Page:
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Is there a standard arrangement for the pairs inside a Cat7|6|5 Ethernet Cable?

As shown in the picture, they are in the sequence Orange-Green-Brown-Blue, or the Orange Brown always as opposite pairs, but I have not reach any solid confirmation for this; even, I have found contradictory sketchs, some with Orange-Brown as opposite pairs as here, others as close pairs.

If positive, the cross bone structure in Cat6 should kept that arrangement in a Cat7|6, but should one expect that arrangement to be kept in a Cat5, where no structure is between the pairs?

Thanks in advance.

Cat7 Cable

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    \$\begingroup\$ If they can't capitalise 'OFC' correctly I can't be sure that they have not coloured that image at random: that copper sure doesn't look tin-plated. \$\endgroup\$ – Jasen Apr 1 at 7:13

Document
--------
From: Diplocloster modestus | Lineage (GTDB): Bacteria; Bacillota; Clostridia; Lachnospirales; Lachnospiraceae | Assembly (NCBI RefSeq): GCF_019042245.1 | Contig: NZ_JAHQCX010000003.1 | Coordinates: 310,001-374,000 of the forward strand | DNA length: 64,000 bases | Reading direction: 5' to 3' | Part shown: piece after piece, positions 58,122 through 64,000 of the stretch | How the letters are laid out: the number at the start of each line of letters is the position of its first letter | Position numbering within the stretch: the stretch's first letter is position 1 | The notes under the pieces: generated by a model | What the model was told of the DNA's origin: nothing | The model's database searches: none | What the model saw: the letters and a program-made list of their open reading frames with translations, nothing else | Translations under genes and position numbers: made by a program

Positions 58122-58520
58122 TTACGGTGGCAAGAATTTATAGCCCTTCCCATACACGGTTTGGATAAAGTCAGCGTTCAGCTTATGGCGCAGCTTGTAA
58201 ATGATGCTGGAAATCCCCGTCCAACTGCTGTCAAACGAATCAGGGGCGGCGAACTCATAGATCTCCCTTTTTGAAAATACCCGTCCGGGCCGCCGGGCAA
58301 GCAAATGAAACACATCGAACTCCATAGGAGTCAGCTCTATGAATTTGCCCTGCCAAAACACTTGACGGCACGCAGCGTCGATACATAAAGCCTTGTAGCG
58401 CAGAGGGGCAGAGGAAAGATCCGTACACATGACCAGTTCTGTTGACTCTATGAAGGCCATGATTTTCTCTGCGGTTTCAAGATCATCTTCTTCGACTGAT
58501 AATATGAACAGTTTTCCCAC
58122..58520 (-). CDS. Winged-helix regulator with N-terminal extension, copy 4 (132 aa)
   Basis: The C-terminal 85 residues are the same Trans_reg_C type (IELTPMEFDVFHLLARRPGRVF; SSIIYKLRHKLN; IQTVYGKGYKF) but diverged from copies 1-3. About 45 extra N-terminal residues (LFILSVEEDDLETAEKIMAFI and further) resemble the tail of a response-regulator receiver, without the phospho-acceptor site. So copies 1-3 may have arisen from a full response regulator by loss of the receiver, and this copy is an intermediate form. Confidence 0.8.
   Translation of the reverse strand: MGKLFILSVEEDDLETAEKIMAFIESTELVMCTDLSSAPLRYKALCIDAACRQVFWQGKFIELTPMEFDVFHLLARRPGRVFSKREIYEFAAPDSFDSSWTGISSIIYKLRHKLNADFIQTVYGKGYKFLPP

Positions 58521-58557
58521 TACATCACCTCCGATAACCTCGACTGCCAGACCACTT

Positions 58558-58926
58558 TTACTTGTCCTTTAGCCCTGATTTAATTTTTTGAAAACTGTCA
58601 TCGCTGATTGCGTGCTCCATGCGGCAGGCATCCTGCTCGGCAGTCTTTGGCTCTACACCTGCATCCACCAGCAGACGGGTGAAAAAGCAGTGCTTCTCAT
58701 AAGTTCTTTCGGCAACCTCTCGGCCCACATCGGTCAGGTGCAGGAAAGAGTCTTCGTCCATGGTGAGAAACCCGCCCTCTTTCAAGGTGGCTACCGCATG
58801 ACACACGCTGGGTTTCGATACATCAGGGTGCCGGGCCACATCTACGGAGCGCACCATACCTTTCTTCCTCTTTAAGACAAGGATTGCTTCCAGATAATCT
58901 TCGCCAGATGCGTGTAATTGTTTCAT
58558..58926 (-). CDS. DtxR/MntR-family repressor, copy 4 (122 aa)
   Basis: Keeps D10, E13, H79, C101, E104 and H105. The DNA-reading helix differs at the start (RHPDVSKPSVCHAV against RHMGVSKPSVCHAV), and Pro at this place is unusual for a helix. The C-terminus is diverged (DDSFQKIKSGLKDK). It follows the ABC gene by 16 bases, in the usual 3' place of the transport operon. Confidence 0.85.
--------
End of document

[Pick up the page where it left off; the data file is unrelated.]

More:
• \$\begingroup\$ Nevertheless the 3D sketch looks pretty decent \$\endgroup\$ – Brethlosze Apr 1 at 19:03
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There is no 'structure' between the pairs in the cable.

What you can guarantee is that white/x will be twisted with x/white.

Isolation between the pairs is enhanced by giving each pair a different number of twists per unit length. This avoids the stray electromagnetic coupling between pairs growing as the length grows.

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    \$\begingroup\$ Is the number of twists per unit length related to the colour of each pair? \$\endgroup\$ – Huisman Apr 1 at 9:07
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    \$\begingroup\$ Maybe, for any given manufacturer it would make sense. But AFAIK, there is no standard that relates colour to twists. \$\endgroup\$ – Neil_UK Apr 1 at 9:57
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    \$\begingroup\$ you can't guarante white/x - x/white there is a (rare) 8-colour option \$\endgroup\$ – Jasen Apr 2 at 20:01
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    \$\begingroup\$ twiste mat vary along the length of the wire, or be constant and different for each pair. doing it lengthwise reduces skew on long runs. \$\endgroup\$ – Jasen Apr 2 at 20:04

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